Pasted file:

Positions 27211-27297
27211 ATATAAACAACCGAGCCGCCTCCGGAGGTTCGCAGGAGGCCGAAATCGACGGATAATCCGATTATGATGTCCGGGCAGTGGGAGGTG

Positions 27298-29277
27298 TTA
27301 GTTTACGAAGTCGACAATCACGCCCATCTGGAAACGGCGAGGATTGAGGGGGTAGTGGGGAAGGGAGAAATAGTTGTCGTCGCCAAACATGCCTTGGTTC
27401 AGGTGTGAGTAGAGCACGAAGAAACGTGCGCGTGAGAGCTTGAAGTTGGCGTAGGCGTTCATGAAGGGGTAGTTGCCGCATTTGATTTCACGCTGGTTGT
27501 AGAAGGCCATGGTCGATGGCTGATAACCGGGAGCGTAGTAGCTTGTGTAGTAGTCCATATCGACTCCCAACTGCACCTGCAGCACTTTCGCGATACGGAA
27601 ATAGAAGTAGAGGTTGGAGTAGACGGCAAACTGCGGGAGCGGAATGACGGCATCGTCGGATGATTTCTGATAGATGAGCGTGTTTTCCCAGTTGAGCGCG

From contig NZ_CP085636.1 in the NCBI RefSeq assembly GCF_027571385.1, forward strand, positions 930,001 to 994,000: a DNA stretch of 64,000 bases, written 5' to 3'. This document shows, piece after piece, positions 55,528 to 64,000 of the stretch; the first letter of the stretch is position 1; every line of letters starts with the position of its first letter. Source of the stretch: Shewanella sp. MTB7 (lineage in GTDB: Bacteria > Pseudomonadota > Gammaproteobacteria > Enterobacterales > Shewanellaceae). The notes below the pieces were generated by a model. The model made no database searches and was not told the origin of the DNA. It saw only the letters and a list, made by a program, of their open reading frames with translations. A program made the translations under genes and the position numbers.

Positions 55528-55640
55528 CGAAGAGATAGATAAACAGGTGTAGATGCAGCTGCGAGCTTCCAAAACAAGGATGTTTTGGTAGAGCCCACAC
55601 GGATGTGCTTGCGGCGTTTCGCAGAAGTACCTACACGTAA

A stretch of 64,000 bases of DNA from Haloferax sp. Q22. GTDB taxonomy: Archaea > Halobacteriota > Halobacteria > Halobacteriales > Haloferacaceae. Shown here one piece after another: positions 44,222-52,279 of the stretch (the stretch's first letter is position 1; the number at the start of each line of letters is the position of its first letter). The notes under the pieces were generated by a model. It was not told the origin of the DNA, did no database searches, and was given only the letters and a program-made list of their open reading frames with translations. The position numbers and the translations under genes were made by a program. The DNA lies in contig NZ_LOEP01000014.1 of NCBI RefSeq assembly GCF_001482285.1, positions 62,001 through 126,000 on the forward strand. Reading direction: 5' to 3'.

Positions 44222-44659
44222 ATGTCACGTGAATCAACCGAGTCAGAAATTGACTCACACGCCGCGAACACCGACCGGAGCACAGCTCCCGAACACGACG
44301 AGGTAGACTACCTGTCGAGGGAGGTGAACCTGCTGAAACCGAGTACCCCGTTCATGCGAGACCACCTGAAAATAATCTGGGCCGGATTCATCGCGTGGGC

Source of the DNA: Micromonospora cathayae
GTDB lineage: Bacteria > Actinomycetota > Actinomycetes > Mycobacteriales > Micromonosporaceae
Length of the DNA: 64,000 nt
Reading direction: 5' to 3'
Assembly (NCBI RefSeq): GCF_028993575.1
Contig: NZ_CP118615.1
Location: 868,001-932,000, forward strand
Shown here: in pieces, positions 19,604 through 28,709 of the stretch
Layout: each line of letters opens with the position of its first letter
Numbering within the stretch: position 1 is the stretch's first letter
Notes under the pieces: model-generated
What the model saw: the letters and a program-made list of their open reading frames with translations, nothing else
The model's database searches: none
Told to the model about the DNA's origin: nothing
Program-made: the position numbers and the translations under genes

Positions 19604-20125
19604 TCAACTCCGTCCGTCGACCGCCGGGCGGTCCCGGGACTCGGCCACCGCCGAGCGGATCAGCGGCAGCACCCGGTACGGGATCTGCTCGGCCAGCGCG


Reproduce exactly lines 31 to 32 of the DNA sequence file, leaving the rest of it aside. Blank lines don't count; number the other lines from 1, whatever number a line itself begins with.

Program-made: the position numbers and the translations under genes

Positions 19604-20125